Inpatients' awareness of admission reasons and management plans of their clinical conditions at a tertiary hospital in South Africa

Langalibalele H. Mabuza*, Olufemi B. Omole, Indiran Govender, John V. Ndimande, Herman S. Schoeman

*Corresponding author for this work

Research output: Contribution to journalArticlepeer-review

2 Citations (Scopus)


Background: Inpatient awareness of the reason for their admission and the planned management enhances patient compliance and empowers patients to be resourceful in subsequent consultations. The objective of this study was to determine patients' awareness of their clinical conditions while admitted to an academic hospital. Methods: A survey was conducted at Dr George Mukhari Academic Hospital in Pretoria, from 6 to 17 December 2010, on 264 inpatients drawn from a population of 837 through a systematic sampling method. Data on inpatient awareness were collected using a researcher-administered questionnaire, which was available in English, as well as isiZulu and Setswana. Components of patients' global awareness were clinical diagnosis, necessity for admission, planned management, possible condition cause(s), duration of admission, and planned investigations, operations and procedures. We conducted regression analysis on possible predictors of global awareness: age, marital status, occupation and educational level. The SAS (Release 9.2) was used for data analysis. Results: One hundred and thirty-six inpatients (51.5%) had global awareness of their clinical conditions and management plans. High degrees of awareness were reported on clinical diagnosis 206 (78.0%), reason for admission 203 (76.9%), planned management 206 (78.0%), and current medication 222 (84.1%). Fifty (18.9%) respondents were aware of their estimated admission duration. Patients who were informed of admission duration were likely to be informed of their planned management (p < 0.01). When health care practitioners did not volunteer information, most respondents (>69%) did not seek information. When information was provided, the majority of respondents (>70%) reported understanding the information. The proportion of patients who acknowledged the shared responsibility by the health care practitioner and the patient to raise awareness among the inpatients was significantly more than those who did not (p = 0.03). Patients' age, marital status, occupation and educational level were not predictors of global awareness (p > 0.05). Conclusions: The proportions of respondents who were aware of the different aspects of health care ranged from 18.9% to 84.1%. About half of respondents had global awareness of their admission reasons and management plans. Raising awareness of patients' clinical conditions should be part of the health care practitioner-patient encounter.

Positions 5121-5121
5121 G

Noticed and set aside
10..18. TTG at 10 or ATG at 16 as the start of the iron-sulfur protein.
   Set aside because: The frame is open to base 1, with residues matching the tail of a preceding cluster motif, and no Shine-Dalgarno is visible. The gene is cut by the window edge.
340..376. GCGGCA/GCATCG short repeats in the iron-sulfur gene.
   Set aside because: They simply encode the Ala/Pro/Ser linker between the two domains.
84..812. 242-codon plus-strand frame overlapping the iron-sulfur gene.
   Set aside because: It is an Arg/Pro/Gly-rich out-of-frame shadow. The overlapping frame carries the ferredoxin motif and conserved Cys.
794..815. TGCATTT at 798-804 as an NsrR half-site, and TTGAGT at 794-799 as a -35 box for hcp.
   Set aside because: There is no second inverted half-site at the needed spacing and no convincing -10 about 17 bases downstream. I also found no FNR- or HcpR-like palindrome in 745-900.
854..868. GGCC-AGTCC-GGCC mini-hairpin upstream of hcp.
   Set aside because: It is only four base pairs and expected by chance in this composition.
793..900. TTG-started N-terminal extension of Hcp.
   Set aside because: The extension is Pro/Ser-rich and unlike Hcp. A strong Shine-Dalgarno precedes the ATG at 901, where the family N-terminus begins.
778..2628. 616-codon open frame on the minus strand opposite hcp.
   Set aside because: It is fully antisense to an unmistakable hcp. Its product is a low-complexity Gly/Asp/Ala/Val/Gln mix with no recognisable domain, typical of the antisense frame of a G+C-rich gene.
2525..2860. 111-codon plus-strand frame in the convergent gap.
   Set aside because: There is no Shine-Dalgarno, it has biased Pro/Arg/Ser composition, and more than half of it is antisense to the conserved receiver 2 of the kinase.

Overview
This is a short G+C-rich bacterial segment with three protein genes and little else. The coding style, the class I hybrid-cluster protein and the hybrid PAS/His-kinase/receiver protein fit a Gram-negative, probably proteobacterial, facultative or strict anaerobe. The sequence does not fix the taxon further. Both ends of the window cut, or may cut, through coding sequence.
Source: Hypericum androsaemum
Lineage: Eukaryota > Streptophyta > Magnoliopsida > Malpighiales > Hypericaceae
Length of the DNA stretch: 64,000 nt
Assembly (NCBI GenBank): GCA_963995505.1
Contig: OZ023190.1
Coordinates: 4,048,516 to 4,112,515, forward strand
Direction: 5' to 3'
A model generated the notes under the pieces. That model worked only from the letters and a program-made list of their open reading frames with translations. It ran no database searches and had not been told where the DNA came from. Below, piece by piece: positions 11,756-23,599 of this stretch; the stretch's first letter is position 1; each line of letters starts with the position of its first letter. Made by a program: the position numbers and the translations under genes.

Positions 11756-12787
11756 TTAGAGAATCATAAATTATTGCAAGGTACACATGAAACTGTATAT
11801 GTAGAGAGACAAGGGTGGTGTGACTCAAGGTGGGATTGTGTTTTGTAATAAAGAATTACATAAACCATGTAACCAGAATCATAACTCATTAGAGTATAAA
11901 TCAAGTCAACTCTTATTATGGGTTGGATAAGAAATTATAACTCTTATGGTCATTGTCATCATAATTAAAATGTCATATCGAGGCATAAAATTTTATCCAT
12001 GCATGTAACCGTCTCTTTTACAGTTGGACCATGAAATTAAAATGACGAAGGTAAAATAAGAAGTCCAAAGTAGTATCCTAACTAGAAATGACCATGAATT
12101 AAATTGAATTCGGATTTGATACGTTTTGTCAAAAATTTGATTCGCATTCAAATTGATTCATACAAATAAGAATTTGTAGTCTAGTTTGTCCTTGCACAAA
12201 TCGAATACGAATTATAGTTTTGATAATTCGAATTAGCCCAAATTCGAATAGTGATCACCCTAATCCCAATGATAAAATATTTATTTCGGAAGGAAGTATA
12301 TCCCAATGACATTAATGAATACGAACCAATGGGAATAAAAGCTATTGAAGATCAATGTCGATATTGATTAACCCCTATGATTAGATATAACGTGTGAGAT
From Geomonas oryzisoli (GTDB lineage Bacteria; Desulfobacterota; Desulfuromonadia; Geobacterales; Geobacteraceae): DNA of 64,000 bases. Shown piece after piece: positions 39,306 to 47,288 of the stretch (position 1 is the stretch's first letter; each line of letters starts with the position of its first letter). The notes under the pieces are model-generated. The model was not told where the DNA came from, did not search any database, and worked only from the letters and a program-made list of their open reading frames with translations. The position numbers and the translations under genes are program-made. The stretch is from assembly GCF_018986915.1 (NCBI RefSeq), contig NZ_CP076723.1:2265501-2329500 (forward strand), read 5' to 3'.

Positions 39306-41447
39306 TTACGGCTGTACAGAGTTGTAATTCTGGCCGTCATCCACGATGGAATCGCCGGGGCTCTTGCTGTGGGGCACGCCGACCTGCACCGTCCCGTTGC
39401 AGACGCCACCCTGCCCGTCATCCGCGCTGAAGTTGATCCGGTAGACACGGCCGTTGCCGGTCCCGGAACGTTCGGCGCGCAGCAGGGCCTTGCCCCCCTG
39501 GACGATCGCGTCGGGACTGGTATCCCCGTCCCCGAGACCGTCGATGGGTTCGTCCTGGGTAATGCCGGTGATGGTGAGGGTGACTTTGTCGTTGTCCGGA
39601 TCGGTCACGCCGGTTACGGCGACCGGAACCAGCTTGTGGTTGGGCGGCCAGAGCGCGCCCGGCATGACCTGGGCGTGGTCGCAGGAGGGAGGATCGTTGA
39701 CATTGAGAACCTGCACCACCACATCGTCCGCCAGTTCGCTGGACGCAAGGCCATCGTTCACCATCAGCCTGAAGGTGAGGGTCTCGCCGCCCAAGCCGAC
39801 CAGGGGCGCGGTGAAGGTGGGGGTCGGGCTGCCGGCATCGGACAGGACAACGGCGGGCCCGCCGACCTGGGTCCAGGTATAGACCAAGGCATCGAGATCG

Original languageEnglish
Article number89
JournalBMC Health Services Research
Issue number1
Publication statusPublished - 6 Mar 2015


  • Global awareness
  • Health care practitioner
  • Inpatients
  • Management plan
  • Practitioner-patient communication


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